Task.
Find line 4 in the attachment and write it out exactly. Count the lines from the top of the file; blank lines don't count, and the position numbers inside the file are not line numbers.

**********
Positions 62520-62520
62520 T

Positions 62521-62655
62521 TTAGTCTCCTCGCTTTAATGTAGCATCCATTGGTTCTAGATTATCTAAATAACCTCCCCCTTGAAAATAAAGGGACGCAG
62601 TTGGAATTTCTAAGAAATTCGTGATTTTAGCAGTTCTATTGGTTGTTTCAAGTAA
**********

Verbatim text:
62521 TTAGTCTCCTCGCTTTAATGTAGCATCCATTGGTTCTAGATTATCTAAATAACCTCCCCCTTGAAAATAAAGGGACGCAG